I never heard how bad they were until I was on this forum. We never parked any tractor we ever had on top of a hill in a blizzard and just came back tomorrow when we were ready to feed the cows and figured it would start. Every tractor we have ever used to feed cattle was parked inside plugged in. Yes, there are times when a machine is needed and it can’t be plugged in, but unless it’s a two cylinder diesel, you can probably get it started. I also never knew how powerless and poorly designed the 30 series 404 and later the 40 series 466 was. I thought they were good. Almost every person I know that was around in 1973 talks about what a game changer the sound gard body was when it was new. On here it’s the biggest piece of junk ever conceived. The guys around here that ran 7700 combines when they were new, that used the 404 engine, never said they were underpowered.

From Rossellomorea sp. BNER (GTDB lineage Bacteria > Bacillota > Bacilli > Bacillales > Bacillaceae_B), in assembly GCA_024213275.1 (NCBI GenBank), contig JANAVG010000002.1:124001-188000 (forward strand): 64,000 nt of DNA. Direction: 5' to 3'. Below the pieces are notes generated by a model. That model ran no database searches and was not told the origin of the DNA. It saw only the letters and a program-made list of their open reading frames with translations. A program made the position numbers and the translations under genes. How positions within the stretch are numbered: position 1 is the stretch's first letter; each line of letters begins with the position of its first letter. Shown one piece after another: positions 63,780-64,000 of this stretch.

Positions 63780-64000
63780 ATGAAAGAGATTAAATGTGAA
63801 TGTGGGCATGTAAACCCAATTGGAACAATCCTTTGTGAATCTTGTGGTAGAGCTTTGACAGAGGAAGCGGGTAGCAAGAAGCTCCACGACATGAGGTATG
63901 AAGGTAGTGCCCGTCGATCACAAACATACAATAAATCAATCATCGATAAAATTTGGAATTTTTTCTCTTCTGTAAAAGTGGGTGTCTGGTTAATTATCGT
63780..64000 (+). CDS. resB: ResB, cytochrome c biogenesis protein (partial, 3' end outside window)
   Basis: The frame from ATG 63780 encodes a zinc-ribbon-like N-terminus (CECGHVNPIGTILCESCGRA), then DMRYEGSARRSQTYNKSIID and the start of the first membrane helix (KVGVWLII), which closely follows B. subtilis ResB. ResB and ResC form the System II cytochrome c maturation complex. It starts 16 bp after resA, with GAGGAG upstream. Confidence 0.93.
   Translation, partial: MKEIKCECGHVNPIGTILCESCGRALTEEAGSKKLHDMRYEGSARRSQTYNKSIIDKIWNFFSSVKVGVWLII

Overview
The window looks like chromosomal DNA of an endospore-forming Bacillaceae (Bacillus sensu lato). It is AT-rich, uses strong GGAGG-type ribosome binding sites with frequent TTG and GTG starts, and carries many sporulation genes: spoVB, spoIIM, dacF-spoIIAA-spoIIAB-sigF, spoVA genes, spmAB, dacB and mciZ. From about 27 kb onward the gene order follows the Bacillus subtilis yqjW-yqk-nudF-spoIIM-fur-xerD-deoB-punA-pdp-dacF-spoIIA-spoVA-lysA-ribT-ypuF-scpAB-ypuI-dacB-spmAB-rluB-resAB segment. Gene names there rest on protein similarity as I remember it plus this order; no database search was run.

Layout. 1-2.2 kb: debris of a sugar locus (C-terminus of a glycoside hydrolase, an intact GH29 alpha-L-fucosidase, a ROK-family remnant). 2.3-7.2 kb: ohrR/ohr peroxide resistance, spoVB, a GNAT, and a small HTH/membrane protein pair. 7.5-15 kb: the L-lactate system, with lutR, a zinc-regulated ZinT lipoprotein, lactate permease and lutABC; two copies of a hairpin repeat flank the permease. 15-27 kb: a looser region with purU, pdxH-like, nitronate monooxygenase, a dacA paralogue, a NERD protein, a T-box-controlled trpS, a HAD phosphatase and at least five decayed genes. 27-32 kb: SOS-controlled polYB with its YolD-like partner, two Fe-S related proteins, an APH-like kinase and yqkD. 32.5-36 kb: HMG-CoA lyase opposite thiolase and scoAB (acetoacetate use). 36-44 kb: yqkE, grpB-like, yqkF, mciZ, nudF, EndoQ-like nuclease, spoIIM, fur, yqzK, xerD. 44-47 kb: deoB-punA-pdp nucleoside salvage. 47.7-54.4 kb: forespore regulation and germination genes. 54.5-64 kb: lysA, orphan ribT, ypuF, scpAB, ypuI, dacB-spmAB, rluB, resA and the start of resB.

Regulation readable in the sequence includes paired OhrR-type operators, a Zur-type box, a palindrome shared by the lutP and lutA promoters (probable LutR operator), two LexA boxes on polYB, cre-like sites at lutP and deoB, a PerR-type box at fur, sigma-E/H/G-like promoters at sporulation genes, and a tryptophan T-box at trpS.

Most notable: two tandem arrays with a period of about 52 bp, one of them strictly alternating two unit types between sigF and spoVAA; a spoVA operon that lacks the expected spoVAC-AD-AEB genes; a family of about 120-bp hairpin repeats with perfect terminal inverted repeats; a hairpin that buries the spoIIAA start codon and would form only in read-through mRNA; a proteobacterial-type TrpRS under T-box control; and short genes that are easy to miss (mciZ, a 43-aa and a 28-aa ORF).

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22 minutes ago, Dirt_Floor_Poor said:

Almost every person I know that was around in 1973 talks about what a game changer the sound gard body was when it was new. On here it’s the biggest piece of junk ever conceived. The guys around here that ran 7700 combines when they were new, that used the 404 engine, never said they were underpowered. 

My uncle ran a gasser hydro 7700 for a long time.  He never complained about the power but then again his previous combine was a gas JD 95.  I have to point out though JD did introduce the 145 hp Turbo 7700 a few years after the initial 7700 intro which only had 128 hp.  I’m guessing guys in the corn belt needed a few more ponies.  Out here in wheat country it didn’t seem to matter.